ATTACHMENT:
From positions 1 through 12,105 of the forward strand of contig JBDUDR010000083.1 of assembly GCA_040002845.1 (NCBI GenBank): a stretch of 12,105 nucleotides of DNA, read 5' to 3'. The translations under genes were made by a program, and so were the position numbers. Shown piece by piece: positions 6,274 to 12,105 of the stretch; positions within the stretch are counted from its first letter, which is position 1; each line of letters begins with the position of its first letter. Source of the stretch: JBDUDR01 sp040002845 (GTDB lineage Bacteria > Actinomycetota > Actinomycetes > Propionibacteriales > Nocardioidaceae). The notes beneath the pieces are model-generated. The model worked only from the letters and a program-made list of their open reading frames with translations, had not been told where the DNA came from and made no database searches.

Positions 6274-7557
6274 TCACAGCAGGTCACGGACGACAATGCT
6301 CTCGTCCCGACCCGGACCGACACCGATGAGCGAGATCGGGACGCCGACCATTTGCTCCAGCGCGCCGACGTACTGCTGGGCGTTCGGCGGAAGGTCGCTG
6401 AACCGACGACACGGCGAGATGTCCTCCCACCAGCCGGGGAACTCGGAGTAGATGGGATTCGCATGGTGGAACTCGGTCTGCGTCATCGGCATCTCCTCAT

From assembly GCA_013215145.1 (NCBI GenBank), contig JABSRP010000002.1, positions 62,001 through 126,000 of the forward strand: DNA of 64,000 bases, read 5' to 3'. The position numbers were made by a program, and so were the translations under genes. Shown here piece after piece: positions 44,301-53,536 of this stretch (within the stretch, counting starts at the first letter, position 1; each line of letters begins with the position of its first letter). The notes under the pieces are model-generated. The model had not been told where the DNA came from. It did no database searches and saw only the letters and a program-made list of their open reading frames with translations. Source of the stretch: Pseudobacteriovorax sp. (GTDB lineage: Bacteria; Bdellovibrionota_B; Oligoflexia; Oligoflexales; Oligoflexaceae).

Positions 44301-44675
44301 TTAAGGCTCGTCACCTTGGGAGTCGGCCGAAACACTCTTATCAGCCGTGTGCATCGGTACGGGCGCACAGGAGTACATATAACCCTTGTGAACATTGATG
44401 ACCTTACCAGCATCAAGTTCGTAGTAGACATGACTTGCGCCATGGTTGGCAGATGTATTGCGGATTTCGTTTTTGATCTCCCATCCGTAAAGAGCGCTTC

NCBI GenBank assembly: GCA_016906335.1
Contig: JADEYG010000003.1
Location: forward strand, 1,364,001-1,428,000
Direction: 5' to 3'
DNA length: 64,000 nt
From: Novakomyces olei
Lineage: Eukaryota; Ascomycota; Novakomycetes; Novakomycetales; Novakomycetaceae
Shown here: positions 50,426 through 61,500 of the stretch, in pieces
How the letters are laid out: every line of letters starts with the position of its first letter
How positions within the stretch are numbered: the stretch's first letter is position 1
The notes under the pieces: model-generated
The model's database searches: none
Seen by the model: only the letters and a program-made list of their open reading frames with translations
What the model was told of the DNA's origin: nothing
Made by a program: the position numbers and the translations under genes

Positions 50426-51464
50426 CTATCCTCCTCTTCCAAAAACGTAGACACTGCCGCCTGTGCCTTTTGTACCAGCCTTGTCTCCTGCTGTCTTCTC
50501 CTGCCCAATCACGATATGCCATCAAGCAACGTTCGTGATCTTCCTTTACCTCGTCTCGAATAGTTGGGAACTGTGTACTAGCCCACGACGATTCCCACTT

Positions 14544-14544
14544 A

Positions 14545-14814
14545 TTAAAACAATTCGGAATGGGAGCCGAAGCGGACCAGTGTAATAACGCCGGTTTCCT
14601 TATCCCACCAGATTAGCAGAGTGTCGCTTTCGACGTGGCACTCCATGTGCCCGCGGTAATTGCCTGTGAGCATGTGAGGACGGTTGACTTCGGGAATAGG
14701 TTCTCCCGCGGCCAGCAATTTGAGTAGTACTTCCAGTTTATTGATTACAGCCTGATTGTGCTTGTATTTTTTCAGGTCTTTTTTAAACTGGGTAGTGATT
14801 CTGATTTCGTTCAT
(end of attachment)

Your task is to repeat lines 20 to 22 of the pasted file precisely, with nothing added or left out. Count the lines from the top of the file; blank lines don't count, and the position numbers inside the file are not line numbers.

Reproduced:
The notes under the pieces: model-generated
The model's database searches: none
Seen by the model: only the letters and a program-made list of their open reading frames with translations